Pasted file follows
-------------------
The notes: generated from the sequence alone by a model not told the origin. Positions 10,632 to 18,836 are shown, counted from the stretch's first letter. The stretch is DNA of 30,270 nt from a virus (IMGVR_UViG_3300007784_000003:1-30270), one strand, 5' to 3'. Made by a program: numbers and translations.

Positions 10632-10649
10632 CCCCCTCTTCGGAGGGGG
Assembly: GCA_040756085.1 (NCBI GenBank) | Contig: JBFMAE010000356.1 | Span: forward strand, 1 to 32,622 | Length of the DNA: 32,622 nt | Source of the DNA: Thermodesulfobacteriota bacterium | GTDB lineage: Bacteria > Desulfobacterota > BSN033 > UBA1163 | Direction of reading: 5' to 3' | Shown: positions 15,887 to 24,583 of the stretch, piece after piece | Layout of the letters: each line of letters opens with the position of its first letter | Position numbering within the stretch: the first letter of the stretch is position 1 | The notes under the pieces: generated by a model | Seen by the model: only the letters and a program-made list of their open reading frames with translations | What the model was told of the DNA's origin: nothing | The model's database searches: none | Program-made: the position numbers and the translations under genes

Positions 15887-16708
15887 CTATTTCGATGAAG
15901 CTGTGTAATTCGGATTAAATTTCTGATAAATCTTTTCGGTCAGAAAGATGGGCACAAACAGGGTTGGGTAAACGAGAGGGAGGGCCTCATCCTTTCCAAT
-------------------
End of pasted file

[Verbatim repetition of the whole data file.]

The notes: generated from the sequence alone by a model not told the origin. Positions 10,632 to 18,836 are shown, counted from the stretch's first letter. The stretch is DNA of 30,270 nt from a virus (IMGVR_UViG_3300007784_000003:1-30270), one strand, 5' to 3'. Made by a program: numbers and translations.

Positions 10632-10649
10632 CCCCCTCTTCGGAGGGGG
Assembly: GCA_040756085.1 (NCBI GenBank) | Contig: JBFMAE010000356.1 | Span: forward strand, 1 to 32,622 | Length of the DNA: 32,622 nt | Source of the DNA: Thermodesulfobacteriota bacterium | GTDB lineage: Bacteria > Desulfobacterota > BSN033 > UBA1163 | Direction of reading: 5' to 3' | Shown: positions 15,887 to 24,583 of the stretch, piece after piece | Layout of the letters: each line of letters opens with the position of its first letter | Position numbering within the stretch: the first letter of the stretch is position 1 | The notes under the pieces: generated by a model | Seen by the model: only the letters and a program-made list of their open reading frames with translations | What the model was told of the DNA's origin: nothing | The model's database searches: none | Program-made: the position numbers and the translations under genes

Positions 15887-16708
15887 CTATTTCGATGAAG
15901 CTGTGTAATTCGGATTAAATTTCTGATAAATCTTTTCGGTCAGAAAGATGGGCACAAACAGGGTTGGGTAAACGAGAGGGAGGGCCTCATCCTTTCCAAT